Residents experience swimmers’ itch from Lake Champlain

Residents experience swimmers’ itch from Lake Champlain

Original Source:

A swim in Lake Champlain on a hot, late-summer day can cause many things: happiness, a sense of well-being, and for some people, an itchy rash. Over the last few weeks, at least a dozen swimmers in the Charlotte and Shelburne area, many at the Charlotte Beach, have experienced an unfortunate side-effect of enjoying the town’s lovely beach.

Swimmer’s itch, or cercarial dermatitis, is an allergic reaction to a parasite that thrives in certain conditions and can be found in lake water. Other than an ick factor, there is no danger or health concern from this parasite or rash. When the water is warm, a parasite can thrive in and attempt to burrow into people’s skin. Though the parasite cannot survive in humans, their burrowing can cause an allergic reaction, which manifests as a rash.

Neil Kamman, Program Manager at the Vermont Department of Environmental Conservation Watershed Management Division, said, “Swimmer’s itch is actually the result of a naturally occurring parasitic organism that in its normal life cycle alternately inhabits snails, or the legs of swimming ducks. Thus, if you have snails (which are naturally occurring), and ducks (which are also naturally occurring), you may have the presence of swimmer’s itch.”

Kamman said that there is no office that regulates or tracks instances of this parasite, but that in extreme circumstances, control of one or the other of the host organisms could be warranted. He also said that in Lake Champlain, not much could be done to stop the parasite’s life cycle, but that perhaps not feeding the ducks and making the area less appealing to them might help.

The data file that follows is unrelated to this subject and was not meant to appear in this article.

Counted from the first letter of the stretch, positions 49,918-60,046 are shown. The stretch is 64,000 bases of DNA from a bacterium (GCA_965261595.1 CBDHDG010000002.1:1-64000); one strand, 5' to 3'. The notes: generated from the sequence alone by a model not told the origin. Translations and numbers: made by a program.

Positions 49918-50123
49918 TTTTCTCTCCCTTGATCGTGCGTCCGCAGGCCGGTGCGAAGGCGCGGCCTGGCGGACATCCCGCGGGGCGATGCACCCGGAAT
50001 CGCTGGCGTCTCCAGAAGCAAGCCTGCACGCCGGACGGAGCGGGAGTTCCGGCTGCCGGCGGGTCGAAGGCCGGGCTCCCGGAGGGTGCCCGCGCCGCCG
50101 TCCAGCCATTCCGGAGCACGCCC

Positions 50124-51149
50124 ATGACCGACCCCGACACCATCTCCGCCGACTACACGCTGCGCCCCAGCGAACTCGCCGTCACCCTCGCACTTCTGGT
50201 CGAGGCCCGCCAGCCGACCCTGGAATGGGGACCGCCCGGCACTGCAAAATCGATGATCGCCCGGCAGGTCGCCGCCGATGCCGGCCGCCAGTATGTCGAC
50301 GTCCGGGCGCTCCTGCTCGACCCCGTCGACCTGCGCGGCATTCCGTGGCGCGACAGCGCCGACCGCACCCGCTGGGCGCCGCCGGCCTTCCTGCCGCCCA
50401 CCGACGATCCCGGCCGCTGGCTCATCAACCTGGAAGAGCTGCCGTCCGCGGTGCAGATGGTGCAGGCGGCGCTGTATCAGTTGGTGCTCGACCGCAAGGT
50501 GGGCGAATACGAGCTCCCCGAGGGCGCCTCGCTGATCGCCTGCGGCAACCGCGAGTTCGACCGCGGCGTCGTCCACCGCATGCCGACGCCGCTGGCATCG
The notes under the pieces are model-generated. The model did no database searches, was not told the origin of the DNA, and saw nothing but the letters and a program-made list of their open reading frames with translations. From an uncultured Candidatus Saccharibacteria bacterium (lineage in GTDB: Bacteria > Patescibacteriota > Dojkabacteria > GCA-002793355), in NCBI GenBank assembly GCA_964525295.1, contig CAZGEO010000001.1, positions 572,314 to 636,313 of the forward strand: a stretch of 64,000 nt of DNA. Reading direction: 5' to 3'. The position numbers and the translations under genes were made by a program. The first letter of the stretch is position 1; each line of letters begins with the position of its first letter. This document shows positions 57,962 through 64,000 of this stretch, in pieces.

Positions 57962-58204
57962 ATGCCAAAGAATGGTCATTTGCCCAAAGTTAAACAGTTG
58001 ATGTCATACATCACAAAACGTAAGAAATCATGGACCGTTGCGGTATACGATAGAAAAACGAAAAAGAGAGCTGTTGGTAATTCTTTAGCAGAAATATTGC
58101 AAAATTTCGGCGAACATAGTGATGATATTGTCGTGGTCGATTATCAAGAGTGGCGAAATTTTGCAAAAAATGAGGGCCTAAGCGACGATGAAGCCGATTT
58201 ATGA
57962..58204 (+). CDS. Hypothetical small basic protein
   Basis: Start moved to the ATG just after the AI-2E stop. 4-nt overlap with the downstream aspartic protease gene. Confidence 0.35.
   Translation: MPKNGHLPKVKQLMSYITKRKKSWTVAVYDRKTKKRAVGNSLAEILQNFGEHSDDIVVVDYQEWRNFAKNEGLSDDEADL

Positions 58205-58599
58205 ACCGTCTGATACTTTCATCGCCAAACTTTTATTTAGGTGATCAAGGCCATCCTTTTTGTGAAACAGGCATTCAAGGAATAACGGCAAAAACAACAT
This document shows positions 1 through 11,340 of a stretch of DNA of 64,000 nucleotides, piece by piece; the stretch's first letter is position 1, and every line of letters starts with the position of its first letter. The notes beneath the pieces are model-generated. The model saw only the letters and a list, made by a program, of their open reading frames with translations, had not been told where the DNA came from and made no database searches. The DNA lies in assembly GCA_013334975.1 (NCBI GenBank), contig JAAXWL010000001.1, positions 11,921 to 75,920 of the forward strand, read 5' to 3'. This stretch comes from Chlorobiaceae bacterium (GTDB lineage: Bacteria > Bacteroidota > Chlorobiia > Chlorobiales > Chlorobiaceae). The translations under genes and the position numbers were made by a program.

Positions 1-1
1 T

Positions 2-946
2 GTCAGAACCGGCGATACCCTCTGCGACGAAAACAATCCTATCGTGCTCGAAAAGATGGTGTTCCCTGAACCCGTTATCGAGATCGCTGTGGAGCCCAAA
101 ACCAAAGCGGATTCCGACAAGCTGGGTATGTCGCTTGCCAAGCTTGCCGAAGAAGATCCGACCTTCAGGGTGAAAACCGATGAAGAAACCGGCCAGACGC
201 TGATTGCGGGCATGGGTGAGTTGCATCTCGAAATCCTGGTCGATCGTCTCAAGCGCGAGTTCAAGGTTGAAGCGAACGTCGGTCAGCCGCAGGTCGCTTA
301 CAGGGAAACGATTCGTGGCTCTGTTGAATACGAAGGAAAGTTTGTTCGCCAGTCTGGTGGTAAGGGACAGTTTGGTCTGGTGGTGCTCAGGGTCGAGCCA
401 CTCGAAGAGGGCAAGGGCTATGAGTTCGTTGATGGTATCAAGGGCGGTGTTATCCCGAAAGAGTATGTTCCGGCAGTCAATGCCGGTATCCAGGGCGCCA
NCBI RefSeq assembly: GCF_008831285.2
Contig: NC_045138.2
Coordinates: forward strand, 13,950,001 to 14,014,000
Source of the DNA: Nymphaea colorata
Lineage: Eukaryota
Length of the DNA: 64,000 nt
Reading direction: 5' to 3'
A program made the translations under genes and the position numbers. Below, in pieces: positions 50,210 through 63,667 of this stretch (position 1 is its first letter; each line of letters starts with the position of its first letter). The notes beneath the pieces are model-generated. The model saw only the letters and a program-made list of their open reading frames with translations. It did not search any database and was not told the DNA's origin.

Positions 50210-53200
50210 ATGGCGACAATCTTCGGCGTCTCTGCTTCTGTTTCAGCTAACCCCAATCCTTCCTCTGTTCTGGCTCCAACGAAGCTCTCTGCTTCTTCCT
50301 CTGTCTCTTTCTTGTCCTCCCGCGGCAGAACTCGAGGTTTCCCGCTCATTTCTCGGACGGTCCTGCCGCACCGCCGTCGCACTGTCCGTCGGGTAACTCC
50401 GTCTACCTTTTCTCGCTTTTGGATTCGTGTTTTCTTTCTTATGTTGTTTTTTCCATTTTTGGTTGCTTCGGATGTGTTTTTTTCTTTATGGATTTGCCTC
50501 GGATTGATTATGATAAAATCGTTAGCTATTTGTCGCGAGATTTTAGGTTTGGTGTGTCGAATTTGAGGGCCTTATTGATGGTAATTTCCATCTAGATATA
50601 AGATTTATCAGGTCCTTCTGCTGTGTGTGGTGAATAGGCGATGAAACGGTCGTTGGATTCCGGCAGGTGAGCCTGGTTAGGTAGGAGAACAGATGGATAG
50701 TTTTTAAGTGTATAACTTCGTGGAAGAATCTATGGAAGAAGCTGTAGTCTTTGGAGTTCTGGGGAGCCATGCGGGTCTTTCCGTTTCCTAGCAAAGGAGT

The Charlotte Beach is a prime breeding ground for the parasite. Eric Howe, an environmental analyst and the Lake Champlain Basin Program Technical Coordinator, said people swimming in shallow, warm water that’s recently been visited by a large flock of ducks or geese, or is near a marshy area that also has a lot of snails, are most susceptible to intercepting the parasite as it passes through the snails and moves out into the water column.

Though there is no way to completely prevent the parasites from attempting to burrow into your skin, he recommends thoroughly toweling off immediately after getting out of the water, which removes the parasites from your skin. Both Howe and Kamman note that the parasite is not only common in Lake Champlain, but is found all over the world.